LinkedIn shares more than doubled in price in their first day of trading, valuing the annoyingly pointless social network at more than $8 billion. Now that the social networking bubble has reached the masses, it isn't just annoying, it's dangerous.
From an offering price of $45, LinkedIn shares rose as high as $122.70 and have now settled down to around $110. Why is this insane? Well, to justify present worth of roughly $8 billion, LinkedIn will not only have to keep gouging corporate and business customers with access fees, but gouge far more of them, "from a few thousand customers today to tens of thousands." Yet users aren't visiting the site as often as LinkedIn would like, probably because it is clogged with annoying, friend-spamming careerists no one wants to deal with and because, unlike with Facebook, there's not much reason to come back to the site once you've set up a profile.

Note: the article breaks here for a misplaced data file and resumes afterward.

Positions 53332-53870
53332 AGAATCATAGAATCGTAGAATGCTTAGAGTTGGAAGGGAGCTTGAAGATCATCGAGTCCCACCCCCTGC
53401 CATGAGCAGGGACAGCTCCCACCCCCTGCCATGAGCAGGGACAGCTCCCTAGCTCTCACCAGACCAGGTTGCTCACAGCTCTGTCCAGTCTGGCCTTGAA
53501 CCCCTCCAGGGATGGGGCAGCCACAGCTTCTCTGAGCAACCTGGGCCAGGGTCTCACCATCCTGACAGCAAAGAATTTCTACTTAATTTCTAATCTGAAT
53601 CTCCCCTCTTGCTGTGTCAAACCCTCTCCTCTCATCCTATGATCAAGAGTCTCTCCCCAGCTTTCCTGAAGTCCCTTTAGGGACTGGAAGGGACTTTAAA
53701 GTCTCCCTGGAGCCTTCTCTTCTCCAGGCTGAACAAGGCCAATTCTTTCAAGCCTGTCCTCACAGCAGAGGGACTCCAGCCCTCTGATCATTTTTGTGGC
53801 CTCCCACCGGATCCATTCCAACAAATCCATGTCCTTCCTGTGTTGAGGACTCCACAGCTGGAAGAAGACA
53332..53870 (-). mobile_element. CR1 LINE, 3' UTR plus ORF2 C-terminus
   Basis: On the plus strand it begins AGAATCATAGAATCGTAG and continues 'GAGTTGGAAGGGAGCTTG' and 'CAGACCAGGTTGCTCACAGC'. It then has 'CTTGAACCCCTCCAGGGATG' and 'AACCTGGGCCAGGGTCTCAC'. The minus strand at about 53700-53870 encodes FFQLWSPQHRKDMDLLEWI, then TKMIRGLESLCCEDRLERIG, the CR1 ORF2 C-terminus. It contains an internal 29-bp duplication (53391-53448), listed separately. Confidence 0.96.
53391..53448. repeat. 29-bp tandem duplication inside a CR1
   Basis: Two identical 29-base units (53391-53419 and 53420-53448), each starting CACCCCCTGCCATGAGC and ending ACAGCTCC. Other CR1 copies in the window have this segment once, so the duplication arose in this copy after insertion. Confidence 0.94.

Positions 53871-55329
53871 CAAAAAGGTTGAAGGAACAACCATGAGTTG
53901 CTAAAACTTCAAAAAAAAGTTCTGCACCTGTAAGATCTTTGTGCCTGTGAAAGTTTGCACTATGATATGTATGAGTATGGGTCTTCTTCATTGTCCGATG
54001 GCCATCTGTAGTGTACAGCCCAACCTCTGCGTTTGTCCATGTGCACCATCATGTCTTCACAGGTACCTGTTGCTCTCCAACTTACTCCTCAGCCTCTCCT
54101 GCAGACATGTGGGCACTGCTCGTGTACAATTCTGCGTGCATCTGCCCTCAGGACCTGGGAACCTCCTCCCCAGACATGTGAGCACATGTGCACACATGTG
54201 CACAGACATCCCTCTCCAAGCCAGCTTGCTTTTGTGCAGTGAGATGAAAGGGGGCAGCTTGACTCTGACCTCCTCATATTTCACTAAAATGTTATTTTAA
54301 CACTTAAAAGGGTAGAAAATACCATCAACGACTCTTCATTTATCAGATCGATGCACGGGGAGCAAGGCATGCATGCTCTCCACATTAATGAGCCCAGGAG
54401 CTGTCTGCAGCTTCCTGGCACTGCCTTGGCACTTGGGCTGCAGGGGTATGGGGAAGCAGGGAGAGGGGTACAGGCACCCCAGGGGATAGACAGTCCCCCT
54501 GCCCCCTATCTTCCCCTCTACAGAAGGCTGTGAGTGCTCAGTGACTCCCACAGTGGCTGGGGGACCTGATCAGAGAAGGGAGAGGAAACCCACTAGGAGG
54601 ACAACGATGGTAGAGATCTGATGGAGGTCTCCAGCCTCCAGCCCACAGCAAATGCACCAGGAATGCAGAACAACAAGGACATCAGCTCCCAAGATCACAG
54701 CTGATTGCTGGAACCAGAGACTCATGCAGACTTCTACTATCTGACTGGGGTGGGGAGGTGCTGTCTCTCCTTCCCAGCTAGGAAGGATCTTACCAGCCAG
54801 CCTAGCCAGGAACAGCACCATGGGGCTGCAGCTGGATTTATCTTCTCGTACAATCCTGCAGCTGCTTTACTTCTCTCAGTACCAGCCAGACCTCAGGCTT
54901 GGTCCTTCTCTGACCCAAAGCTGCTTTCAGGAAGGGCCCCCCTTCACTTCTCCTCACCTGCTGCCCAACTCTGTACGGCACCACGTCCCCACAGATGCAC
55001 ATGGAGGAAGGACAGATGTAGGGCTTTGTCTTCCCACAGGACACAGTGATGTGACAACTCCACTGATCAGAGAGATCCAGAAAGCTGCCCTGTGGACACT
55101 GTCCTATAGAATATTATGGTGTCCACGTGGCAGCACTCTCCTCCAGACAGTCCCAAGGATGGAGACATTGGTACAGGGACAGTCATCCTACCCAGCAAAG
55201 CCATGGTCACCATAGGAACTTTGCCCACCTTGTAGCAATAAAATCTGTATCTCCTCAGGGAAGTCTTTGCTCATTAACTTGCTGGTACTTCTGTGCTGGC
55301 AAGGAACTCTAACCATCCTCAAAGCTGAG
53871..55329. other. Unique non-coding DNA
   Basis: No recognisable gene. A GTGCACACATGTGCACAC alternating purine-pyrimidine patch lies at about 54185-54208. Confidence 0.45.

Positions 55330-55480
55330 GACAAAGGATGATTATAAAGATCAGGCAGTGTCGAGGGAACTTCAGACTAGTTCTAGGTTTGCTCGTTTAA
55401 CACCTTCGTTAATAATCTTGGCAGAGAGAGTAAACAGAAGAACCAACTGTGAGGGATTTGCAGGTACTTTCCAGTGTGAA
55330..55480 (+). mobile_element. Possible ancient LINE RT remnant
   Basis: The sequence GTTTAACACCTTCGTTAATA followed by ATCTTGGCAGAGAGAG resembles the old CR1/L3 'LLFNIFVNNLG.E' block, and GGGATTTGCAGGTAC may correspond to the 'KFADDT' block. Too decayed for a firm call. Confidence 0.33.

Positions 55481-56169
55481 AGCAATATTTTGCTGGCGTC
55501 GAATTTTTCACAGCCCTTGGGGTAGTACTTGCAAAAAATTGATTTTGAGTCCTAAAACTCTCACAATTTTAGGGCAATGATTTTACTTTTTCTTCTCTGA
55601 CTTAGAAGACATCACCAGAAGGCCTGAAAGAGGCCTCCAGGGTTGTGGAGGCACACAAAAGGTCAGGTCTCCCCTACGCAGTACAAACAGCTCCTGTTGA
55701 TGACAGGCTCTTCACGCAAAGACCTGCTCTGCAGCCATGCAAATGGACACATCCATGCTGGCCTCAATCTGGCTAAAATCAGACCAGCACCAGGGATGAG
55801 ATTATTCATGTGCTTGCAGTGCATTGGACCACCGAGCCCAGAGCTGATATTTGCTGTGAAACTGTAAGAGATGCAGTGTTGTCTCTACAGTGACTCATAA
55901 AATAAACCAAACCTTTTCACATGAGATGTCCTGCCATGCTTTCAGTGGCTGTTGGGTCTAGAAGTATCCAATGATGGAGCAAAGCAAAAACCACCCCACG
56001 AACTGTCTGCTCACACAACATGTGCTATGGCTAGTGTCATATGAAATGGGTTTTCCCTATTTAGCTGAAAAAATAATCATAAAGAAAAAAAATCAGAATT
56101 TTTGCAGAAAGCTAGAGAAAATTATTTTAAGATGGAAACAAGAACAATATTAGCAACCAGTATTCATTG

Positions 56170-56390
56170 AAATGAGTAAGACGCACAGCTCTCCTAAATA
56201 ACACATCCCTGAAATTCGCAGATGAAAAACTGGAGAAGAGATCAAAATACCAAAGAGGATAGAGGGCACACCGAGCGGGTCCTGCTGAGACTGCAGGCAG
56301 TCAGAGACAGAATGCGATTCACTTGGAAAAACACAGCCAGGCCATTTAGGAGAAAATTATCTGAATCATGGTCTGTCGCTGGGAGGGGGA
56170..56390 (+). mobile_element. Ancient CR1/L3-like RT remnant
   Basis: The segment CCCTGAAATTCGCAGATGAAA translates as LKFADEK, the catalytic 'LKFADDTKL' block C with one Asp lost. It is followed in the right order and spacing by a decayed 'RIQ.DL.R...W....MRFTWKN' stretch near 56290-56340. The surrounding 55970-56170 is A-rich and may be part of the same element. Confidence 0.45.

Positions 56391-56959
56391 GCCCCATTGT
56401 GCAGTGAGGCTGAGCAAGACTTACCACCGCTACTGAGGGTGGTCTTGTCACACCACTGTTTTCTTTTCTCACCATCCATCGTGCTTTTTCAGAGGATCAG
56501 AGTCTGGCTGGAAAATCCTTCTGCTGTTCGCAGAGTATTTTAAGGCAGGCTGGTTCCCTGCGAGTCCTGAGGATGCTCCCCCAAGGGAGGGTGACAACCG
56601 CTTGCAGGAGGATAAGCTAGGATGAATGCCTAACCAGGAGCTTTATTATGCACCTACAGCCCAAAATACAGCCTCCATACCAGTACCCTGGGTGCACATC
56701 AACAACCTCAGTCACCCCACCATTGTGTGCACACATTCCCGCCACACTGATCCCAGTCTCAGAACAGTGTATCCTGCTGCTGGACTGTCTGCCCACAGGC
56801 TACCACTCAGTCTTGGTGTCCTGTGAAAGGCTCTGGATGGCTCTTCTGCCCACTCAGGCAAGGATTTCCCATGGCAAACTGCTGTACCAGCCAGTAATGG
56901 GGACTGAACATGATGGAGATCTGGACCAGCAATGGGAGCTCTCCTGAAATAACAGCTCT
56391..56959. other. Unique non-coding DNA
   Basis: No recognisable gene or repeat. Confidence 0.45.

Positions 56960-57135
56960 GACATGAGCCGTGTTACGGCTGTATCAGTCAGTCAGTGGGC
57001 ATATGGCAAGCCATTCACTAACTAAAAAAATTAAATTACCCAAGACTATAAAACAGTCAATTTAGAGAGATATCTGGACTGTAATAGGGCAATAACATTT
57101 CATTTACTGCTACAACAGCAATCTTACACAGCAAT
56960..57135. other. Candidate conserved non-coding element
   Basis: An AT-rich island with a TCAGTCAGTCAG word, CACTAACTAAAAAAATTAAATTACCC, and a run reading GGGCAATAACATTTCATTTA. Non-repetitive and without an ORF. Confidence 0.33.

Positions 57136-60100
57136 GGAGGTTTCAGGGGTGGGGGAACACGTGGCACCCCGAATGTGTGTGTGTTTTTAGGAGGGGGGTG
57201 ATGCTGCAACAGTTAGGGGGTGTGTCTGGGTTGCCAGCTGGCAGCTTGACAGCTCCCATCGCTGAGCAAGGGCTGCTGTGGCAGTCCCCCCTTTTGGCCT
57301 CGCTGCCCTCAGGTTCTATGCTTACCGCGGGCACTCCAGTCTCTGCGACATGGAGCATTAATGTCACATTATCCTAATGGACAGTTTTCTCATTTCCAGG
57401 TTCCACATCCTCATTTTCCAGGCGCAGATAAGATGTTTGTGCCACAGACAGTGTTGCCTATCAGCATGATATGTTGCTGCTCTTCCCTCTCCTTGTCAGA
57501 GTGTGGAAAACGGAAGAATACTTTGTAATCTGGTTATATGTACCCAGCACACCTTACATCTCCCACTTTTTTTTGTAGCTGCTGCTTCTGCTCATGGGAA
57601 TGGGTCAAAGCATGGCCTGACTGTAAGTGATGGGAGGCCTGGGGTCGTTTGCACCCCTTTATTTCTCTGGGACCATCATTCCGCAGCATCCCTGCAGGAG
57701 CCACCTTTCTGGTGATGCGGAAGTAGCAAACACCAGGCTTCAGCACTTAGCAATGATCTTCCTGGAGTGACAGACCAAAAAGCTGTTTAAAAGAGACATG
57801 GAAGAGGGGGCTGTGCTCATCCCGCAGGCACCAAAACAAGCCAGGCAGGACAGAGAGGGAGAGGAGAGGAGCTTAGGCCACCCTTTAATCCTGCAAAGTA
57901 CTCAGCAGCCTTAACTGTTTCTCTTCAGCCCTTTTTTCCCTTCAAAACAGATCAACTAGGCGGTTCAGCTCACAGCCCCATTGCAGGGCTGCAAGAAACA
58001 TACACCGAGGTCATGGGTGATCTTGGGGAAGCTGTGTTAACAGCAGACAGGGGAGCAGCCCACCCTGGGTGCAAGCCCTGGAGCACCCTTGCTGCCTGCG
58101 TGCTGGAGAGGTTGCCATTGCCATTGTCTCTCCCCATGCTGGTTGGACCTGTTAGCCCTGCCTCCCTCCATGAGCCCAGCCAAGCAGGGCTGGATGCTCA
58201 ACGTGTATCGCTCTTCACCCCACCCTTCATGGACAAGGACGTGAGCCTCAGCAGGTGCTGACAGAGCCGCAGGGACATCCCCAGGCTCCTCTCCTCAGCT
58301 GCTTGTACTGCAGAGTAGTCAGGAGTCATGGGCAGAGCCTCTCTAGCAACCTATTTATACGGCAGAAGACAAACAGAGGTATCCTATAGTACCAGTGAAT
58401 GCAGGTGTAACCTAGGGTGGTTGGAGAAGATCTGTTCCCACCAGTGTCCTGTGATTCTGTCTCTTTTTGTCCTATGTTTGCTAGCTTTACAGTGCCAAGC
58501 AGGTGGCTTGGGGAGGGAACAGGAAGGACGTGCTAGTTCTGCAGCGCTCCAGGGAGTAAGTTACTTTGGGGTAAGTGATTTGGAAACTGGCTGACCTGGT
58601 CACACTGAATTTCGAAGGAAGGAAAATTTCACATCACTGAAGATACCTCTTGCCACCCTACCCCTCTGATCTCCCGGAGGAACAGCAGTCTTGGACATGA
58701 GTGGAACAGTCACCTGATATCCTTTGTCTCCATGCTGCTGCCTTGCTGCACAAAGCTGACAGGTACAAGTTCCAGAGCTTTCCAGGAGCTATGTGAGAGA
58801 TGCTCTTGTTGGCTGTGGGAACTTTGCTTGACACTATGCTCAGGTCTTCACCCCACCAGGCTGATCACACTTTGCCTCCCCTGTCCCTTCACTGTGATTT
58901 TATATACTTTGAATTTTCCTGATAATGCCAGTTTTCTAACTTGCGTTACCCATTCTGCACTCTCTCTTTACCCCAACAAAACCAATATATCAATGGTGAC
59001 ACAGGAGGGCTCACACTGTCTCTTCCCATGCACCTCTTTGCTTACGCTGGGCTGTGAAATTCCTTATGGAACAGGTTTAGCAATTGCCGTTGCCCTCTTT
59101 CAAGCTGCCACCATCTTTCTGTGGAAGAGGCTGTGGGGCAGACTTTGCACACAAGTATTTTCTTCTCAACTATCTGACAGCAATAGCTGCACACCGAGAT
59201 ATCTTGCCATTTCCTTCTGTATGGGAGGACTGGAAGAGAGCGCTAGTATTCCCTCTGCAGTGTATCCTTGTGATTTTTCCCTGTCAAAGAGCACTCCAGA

Until now, the nutso nosebeed overvaluations of companies like Twitter and Facebook were problems only for the wealthy investors able to get a piece of the privately held startups, and perhaps for the occasional pension fund . Now that LinkedIn has become "NYSE: LNKD," it's a problem that will be shared by mutual funds shareholders, individual public stock investors and, potentially, anyone depending on the good fortune of said equity holders. Welcome to the beginnings of systemic risk.